In fairness to the Raiders, Gruden is far more accomplished than Kiffin was when they hired him. Gruden has had some success as a head coach, including winning the Super Bowl with Tampa Bay. But we all know that Tony Dungy built that team. His best work was actually prior to that with the Raiders, the team his Bucs beat in the Super Bowl after the 2002 season. He did make the Raiders matter again, going 38-26 over 4 years. His two playoff losses could only be classified as bad luck. His 12-4 – 2000 Raiders lost to the Ravens, in no small part due to Baltimore tackle Tony Siragusa falling on QB Rick Gannon, knocking him out of the game. I have never been convinced that the Trent Dilfer-led offense of the Ravens come out of Oakland with that AFC title win if Gannon does not get hurt. I am convinced that the Raiders would have beaten the Giants to win that super bowl after the 2000 season. Then after the 2001 season, the infamous “Tuck Rule” game loss to the Patriots. One can’t blame Gruden for either one of those.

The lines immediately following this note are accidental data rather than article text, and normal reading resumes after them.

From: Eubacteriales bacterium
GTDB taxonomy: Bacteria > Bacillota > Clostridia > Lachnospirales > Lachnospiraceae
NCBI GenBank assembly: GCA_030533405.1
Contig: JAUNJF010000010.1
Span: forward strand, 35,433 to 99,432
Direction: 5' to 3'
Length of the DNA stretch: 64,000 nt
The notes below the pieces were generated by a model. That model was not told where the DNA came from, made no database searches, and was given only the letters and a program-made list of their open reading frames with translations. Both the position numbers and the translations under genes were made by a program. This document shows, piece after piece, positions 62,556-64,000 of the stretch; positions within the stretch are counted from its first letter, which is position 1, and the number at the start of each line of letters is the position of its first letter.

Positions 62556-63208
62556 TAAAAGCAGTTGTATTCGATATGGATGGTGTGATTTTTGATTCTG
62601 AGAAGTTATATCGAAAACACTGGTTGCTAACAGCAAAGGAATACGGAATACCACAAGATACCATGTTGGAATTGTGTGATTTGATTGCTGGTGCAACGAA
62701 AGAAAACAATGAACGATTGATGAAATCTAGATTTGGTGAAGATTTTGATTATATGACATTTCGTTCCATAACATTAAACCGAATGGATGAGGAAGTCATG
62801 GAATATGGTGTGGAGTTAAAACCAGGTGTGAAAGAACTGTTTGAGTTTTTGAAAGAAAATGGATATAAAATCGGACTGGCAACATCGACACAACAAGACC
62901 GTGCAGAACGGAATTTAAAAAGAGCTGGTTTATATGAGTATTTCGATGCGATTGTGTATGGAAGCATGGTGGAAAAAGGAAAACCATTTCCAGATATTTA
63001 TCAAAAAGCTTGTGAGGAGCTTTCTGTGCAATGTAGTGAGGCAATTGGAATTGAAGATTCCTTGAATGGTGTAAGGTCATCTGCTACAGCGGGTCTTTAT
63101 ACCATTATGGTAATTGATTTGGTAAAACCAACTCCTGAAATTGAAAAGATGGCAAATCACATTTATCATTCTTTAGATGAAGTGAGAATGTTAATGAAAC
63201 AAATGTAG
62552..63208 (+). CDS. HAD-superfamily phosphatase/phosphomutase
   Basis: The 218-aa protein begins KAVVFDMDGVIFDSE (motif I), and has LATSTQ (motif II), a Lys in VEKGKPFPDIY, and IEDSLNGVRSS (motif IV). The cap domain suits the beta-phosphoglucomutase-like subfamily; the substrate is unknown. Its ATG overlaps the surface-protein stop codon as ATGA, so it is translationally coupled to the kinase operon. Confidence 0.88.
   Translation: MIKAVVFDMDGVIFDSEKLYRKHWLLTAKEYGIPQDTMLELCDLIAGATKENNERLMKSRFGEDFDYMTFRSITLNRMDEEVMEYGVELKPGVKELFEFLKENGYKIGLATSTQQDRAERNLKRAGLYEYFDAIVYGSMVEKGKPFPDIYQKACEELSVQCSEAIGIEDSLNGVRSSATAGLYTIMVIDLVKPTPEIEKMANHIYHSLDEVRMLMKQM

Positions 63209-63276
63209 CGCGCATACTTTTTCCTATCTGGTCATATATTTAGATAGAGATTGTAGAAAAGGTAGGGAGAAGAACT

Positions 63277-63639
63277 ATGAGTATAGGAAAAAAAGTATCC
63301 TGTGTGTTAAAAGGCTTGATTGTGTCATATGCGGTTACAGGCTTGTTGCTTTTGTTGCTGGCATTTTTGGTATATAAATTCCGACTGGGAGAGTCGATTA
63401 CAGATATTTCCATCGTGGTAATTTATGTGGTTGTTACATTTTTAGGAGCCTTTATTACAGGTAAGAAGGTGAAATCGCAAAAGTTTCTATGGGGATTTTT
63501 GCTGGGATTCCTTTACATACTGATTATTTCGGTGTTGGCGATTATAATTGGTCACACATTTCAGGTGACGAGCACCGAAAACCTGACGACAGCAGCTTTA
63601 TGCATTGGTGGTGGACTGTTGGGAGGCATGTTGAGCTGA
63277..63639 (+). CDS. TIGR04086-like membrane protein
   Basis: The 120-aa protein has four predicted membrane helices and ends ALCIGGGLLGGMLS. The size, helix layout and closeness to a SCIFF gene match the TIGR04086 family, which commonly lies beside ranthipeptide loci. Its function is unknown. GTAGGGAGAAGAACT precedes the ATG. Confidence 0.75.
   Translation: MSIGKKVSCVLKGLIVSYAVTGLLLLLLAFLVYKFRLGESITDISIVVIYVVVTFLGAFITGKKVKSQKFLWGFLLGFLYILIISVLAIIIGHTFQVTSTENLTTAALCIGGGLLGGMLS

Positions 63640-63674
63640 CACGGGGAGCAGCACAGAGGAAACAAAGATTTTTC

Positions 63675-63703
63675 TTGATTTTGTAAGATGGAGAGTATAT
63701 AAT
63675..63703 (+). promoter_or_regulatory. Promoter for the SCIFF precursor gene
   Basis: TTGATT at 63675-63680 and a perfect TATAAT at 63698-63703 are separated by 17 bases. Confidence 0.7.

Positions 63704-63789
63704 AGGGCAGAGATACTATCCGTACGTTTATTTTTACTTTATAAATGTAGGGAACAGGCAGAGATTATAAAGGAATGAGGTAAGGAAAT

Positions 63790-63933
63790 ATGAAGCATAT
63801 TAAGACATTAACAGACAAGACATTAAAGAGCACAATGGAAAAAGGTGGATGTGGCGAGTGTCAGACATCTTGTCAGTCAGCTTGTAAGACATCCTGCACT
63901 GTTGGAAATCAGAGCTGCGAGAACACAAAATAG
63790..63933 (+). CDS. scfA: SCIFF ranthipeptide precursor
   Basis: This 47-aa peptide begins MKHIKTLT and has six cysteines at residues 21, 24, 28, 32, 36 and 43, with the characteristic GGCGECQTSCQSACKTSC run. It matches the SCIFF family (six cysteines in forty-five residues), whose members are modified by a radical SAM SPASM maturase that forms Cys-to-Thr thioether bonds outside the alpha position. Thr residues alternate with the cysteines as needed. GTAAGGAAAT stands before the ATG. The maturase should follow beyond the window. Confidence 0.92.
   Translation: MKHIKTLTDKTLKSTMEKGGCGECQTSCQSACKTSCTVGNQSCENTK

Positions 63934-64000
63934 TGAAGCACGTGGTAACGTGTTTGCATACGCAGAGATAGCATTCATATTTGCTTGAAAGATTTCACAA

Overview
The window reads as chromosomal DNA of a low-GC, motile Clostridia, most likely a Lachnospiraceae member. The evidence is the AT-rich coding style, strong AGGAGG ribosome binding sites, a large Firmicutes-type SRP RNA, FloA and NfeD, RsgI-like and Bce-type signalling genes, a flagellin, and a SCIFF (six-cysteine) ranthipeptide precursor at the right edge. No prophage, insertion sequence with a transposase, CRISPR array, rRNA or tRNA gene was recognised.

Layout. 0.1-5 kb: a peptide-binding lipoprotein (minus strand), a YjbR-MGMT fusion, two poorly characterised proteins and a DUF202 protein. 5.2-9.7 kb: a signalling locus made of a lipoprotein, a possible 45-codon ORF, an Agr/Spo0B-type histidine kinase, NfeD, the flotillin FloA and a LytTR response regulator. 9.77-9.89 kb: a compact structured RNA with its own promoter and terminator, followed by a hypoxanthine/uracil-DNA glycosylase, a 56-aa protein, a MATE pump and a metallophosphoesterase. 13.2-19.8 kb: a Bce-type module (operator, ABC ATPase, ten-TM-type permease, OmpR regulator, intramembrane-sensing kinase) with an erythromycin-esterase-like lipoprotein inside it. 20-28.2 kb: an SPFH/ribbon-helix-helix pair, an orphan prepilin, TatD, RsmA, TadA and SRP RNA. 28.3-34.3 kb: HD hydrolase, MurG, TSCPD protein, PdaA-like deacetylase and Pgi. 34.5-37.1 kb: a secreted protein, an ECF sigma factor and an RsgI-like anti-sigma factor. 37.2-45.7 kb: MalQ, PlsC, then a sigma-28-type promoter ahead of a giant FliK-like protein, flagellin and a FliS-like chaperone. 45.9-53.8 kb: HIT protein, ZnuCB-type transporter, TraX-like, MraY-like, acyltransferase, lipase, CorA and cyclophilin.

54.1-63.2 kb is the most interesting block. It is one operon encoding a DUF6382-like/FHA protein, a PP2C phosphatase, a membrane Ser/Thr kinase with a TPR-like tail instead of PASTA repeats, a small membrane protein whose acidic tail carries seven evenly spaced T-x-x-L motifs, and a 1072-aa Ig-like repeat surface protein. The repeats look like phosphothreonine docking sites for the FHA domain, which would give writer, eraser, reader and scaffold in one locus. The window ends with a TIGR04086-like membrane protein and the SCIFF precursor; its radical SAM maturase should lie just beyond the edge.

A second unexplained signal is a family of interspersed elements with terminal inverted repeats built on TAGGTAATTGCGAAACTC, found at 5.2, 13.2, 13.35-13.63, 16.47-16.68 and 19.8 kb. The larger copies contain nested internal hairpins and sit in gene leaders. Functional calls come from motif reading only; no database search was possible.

However, in Tampa, even with one of the greatest defenses of the past 25 years, his record was 57-55. The man who has promoted himself as quarterback and offensive guru couldn’t get much from his QB nor offense in his last coaching stop in Tampa.

The bottom line is that we are not talking about Bill Parcells in the 1990’s. Jon Gruden is basically Mike Shanahan, minus 1 Super Bowl ring.

So the central concerns are two: 1) if this happens, in the closest thing in American society to a transparent meritocracy, imagine what is happening where there is no transparency; and 2) It isn’t just the Raiders’ or even Davis family money. Though not directly, it’s taxpayer money as well. Connect the dots: part of the Raiders profit margin comes from generous tax breaks the city of Oakland granted them to move back and since to remain. These are tax breaks that have been pocketed and will certainly not be returning to the struggling working-class city, even though the team is slated to move. This Gruden contract is like the Raiders giving a final middle finger to one of the most loyal and greatest fan bases in all of sports.